Long before I had the means to become a philanthropist, I was a volunteer looking to make a difference in the world. My passion was global health and development, so I got involved with an advocacy group called RESULTS. I met with my members of Congress to push for increased funding, wrote letters to my local paper, and traveled to El Salvador to learn about microcredit.
It’s probably no surprise that my experience as a volunteer advocate influences my work today as a philanthropist. The problems I was working on – global poverty, hunger, disease, and education – were big, and still are. Individuals could only do so much, but governments and institutions could leverage all their resources and do a lot more. I saw that advocacy was a remarkably effective way to influence governments and institutions to tackle important problems. After all, not a lot gets done if no one is pushing for it.
That’s why, as a donor, I give to advocacy organizations that work on global
health and development (including RESULTS, where I got my start as a volunteer). I not only give, but I have a website called Back of the Envelope Guide to Philanthropy that tracks the effectiveness and impact of each organization. A lot of people wonder why I would be so transparent about my philanthropy. There are two main reasons. First, I think it’s important to have norms in society when it comes to wealth. As the head of a small family foundation, I receive tax breaks, so I believe it’s my obligation to be open about what I’m doing with the money. Second, people working on similar issues see my website and contact me to explore opportunities to collaborate. I think the real question is: Why wouldn’t I be transparent, given all the positive benefits?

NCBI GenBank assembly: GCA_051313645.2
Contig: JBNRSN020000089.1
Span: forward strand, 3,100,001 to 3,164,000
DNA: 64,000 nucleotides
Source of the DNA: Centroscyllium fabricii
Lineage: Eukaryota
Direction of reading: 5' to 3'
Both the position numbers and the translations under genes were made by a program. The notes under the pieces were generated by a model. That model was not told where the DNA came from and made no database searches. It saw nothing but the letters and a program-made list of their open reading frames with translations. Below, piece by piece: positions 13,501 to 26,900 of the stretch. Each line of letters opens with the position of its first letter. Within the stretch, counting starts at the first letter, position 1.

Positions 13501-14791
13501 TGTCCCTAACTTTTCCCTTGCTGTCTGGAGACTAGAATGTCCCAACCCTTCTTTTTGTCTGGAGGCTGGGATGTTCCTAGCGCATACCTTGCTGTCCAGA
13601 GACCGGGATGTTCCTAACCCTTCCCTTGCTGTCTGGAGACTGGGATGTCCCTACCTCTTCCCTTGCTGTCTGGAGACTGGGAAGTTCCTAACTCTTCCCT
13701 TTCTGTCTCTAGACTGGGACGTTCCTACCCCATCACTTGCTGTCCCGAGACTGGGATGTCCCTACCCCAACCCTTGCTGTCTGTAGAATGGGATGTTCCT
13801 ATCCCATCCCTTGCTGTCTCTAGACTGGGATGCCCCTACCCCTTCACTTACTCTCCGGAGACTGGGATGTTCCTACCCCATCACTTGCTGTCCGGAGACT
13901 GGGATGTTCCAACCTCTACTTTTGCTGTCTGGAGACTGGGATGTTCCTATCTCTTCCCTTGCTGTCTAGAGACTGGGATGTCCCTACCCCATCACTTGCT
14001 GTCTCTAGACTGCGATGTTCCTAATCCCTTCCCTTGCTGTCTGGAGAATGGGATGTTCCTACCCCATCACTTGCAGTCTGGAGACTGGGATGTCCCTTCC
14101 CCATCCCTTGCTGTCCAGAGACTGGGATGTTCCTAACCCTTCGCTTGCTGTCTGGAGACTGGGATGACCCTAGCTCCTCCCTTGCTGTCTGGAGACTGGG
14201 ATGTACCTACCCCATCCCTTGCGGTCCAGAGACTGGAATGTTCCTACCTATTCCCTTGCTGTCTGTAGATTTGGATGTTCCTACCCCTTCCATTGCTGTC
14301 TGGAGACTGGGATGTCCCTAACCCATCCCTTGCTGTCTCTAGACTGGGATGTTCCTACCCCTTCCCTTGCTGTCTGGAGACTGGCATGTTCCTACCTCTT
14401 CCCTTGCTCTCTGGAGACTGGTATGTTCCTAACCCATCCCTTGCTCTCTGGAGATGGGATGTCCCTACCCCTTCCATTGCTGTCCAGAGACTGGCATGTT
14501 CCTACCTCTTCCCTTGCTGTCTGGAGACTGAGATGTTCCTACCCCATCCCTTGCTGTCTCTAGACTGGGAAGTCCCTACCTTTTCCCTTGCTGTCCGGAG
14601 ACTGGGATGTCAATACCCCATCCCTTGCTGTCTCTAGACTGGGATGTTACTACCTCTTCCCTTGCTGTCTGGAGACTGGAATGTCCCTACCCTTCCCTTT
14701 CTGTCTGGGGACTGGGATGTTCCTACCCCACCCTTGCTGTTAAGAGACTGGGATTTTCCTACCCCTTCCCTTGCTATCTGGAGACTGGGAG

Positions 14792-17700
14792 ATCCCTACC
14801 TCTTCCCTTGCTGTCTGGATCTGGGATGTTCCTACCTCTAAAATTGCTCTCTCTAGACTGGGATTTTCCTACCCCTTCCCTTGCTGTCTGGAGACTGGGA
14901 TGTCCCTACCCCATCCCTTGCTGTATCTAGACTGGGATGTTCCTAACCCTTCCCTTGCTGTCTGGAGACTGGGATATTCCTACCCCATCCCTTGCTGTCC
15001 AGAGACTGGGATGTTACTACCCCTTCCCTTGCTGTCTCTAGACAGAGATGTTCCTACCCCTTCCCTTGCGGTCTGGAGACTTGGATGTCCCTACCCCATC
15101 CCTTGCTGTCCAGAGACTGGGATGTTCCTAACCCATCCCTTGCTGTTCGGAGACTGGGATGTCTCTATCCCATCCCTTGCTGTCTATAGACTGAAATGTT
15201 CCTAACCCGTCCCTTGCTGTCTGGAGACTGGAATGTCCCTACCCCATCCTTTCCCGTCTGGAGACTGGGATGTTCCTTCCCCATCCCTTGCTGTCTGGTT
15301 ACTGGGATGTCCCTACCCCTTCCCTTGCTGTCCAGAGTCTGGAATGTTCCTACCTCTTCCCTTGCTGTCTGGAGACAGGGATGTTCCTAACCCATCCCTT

Volunteering for a global advocacy organization transformed the way I see the world. The issues I read about or saw on the news became real. I gained a clearer sense of the problems that needed to be solved and learned how I could contribute to solving them. That’s what I did as a volunteer advocate, and what I continue to do today as a philanthropist.